Florida's Mosquito Lagoon Florida Fishing 

Six Pound Spinning Tackle for Mosquito Lagoon

by Capt. Steven Holmes
Editor of the Jacksonville Fisherman 

The early morning twilight - a magical period of time somewhere between light and fantasy - I refer to as the enchanting hour, a time of awakening for all of God’s creations. Sunrise in the backcountry makes it worth while to rise early and experience these moments when fishing becomes a surreal experience.

Capt. Frank Bolin with a nice Mosquito Lagoon redfish.It was Friday morning and, like most Friday’s, I was up early heading to launch my boat. The reason for this morning’s expedition – like I needed a reason to fish – was to explore the Mosquito Lagoon area. My fishing partner and fellow ISA member Capt. Frank Bolin (phone (904) 471-3573) had been there many times before and offered to show me around.  Always looking for adventure, I could not pass up the offer to explore the famous Lagoon with my friend.

The night before I could hardly sleep. In my mind’s eye I could see myself fishing a top-water plug in the early morning crispness when the tranquillity of the night has not yet departed.  I could see the mirrored surface of the water polished by the still night’s air.

The game plan was for us to launch in at Edgewater Florida City Park and motor out into a no name flats area of Mosquito Lagoon after Reds. As we motored our way down the 2 miles of no wake zone, we noticed that that water was far from what we had envisioned. It is late March and the southerly wind had blow up a nice two to three foot chop.  Being the hard cases we are we were not about to give up. So, leaving the no wake zone we bashed our way south to the canal between Mosquito Lagoon and Indian River Lagoon. It was here, out of the wind, that we found a glimmer of what we had envisioned.

I watched an Osprey perched overhead carefully observing the water for the slightest movement. I was enjoying nature’s splendor so much that I almost hated to break the silence with the first cast. I had selected a top-water lure because it is an ideal candidate to avoid the clutches of underwater obstruction and has been know as excellent medicine for taking Gator Trout.

Fishing the Lagoon always brings a smile to Capt. Frank.My first cast shattered the glassy surface of the water with a loud ca-splash. Frank looked at me as if to say, “are you trying to scare every fish out of this here!”  I allowed the lure to suspend motionless for about five seconds then began working the Top Gun lure by Mirr-O-lure with a yank and wait method. I was on my third cast when I saw a small flash in the water striking toward my lure. I stopped the lure for a few seconds then gave it a yank. It did not take long until the first Trout of the day felt the sting of the hook.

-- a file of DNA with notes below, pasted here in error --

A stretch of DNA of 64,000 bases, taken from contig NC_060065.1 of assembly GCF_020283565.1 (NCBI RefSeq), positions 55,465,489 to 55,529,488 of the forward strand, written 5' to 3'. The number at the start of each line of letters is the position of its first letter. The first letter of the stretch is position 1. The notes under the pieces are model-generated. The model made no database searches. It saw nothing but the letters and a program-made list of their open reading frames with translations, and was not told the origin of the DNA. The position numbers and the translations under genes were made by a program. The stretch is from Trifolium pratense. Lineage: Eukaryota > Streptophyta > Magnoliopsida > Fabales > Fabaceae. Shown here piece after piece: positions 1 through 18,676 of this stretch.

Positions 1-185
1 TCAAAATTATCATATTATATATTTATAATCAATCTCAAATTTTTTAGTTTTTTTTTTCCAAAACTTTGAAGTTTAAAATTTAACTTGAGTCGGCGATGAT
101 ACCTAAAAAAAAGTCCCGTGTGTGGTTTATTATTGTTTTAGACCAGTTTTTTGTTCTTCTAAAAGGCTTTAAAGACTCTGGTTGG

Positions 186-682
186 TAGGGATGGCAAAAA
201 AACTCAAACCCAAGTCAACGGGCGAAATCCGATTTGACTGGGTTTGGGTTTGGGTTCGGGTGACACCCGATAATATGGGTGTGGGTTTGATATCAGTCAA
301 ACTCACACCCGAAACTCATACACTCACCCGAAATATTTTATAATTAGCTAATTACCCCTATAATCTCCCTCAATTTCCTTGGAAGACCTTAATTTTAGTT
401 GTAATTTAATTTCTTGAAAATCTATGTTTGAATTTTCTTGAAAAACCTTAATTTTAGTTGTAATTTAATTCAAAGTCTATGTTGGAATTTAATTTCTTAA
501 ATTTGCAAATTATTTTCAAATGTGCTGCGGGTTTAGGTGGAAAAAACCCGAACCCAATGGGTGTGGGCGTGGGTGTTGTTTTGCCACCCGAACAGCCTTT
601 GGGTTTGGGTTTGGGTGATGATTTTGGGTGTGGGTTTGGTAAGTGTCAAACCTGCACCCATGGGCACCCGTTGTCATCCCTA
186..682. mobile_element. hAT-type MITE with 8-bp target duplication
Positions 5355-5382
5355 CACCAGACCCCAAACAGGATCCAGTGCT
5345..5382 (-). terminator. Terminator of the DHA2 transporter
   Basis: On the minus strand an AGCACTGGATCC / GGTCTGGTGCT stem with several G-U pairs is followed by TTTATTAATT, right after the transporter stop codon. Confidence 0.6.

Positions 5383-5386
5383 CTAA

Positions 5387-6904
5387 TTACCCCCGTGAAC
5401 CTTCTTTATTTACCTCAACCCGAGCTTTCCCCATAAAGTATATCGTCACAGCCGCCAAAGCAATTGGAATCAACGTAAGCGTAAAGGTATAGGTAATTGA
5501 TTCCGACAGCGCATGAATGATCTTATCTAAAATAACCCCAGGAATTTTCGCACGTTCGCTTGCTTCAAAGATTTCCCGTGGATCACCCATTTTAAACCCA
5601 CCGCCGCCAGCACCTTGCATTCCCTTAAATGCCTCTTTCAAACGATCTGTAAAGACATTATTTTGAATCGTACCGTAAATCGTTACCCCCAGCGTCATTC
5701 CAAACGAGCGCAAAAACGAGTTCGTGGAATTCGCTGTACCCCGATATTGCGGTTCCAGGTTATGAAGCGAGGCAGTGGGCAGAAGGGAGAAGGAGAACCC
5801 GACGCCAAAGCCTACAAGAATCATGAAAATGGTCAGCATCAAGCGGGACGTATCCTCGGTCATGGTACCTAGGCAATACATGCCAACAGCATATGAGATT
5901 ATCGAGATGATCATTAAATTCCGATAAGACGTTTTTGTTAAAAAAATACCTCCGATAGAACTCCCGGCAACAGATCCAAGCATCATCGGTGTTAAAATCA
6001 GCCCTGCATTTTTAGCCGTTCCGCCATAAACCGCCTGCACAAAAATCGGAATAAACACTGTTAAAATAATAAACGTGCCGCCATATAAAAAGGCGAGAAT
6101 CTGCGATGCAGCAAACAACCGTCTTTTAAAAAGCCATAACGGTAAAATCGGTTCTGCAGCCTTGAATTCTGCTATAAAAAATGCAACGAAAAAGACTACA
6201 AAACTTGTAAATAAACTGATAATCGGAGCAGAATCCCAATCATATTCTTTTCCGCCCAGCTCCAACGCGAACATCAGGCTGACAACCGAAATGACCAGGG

No matter how many Trout I have caught, I still find it hard to believe that a little 1 ½ pound Trout has the enthusiasm to attack a 5-inch lure. I quickly released him and continued to cast in the same direction. After catching and releasing 3 more of his kin – all about the same size – I used the trolling motor to move on along the canal.  I was constantly working the Mirr-O-lure into every little offshoot and bend.

For a little deeper presentation Frank changed to a Mirr-O-lure model 52 with a red back, gold spots on the side and yellow bottom and I changed to a Saltwater Assign grub worked unweighted under a Cajun Thunder (new product from Equalizer). Trout, particularly Gator Trout have been known to like top water noise. I was praying that with working both a Mirr-O-Lure and the Cajun Thunder we would locate our quest.

We continued catching Trout in the 1-½ to 2-lb. range but nothing worthy of being called a Gator. Frank reflected that a year earlier he had scouted a promising area just north of the main Lagoon that looked excellent and should be out of the wind. So we both reeled in, fired up the Mercury and warped our way far north in search of the backcountry’s calm water.

The area looked excellent but the wind had everything spooked and held up back in the skinny water. The water temperature was a nice warm 75 degrees and if we could only get back in there I was optimistic that Mr. Red would feel like playing. The water kept getting shallower and shallower and finally Frank said bring in the trolling motor and allowing the wind to push us even further back into the small basin. 

Author, Capt. Steven Holmes, with another Mosquito Lagoon redfish.Frank kept pointing out Reds just out of casting range. Not use to sight fishing in the clear water I kept looking for a V wake not the actual fish. Frank pointed out a Red just 20 yards in front of the boat. I looked in the direction he was pointing but my aging eyes just could not see it. Frank using a 7-ft G-Loomis rod fired his grub just past my head out to the Red. In the crystal clear water I saw the Red turn around and nail the grub. Frank ran to the front of the boat raising the rod high to hold the line out of the underwater obstruction while the Shimano spinning reel screamed like a banshee as the light 6-lbs. line quickly departed.

After running in one direction to no avail Mr. Red reversed course and took off again. Frank quickly reeled in the slack while running to the back of the boat all the time holding the rod high anticipating the second run. The water was too shallow to even use the trolling motor to pursue the Red, so all I could do was wait with Boga grips in hand to land the fish. We landed that fish and sighted over 50 more fish that day, many out of reach.  Needless to say, our day of fishing the Lagoon with light 6 lbs. spinning gear was non-stop action. Previously published in Jacksonville Fisherman Magazine.
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You can contact Capt. Steve at:

SouthWind Charters
(904) 825-1784
[email protected]
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